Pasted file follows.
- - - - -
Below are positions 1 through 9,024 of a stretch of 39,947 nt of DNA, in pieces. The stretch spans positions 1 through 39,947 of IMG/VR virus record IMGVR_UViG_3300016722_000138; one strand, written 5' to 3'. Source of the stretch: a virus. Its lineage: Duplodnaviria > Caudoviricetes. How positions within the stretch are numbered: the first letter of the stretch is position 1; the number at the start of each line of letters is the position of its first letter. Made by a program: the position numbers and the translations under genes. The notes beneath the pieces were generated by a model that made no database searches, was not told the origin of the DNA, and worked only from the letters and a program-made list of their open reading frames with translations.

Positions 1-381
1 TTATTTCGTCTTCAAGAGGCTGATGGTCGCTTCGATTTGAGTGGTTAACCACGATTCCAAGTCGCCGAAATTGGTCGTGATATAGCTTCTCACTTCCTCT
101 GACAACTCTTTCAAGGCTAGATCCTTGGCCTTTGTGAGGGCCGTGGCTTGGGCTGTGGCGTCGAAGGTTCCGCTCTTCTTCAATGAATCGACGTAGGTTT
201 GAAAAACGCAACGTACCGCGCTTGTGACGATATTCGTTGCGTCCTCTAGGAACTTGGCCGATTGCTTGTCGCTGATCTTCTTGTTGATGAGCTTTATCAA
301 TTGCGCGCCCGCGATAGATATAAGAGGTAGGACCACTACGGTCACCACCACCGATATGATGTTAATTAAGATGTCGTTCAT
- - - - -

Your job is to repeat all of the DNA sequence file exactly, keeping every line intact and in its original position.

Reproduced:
Below are positions 1 through 9,024 of a stretch of 39,947 nt of DNA, in pieces. The stretch spans positions 1 through 39,947 of IMG/VR virus record IMGVR_UViG_3300016722_000138; one strand, written 5' to 3'. Source of the stretch: a virus. Its lineage: Duplodnaviria > Caudoviricetes. How positions within the stretch are numbered: the first letter of the stretch is position 1; the number at the start of each line of letters is the position of its first letter. Made by a program: the position numbers and the translations under genes. The notes beneath the pieces were generated by a model that made no database searches, was not told the origin of the DNA, and worked only from the letters and a program-made list of their open reading frames with translations.

Positions 1-381
1 TTATTTCGTCTTCAAGAGGCTGATGGTCGCTTCGATTTGAGTGGTTAACCACGATTCCAAGTCGCCGAAATTGGTCGTGATATAGCTTCTCACTTCCTCT
101 GACAACTCTTTCAAGGCTAGATCCTTGGCCTTTGTGAGGGCCGTGGCTTGGGCTGTGGCGTCGAAGGTTCCGCTCTTCTTCAATGAATCGACGTAGGTTT
201 GAAAAACGCAACGTACCGCGCTTGTGACGATATTCGTTGCGTCCTCTAGGAACTTGGCCGATTGCTTGTCGCTGATCTTCTTGTTGATGAGCTTTATCAA
301 TTGCGCGCCCGCGATAGATATAAGAGGTAGGACCACTACGGTCACCACCACCGATATGATGTTAATTAAGATGTCGTTCAT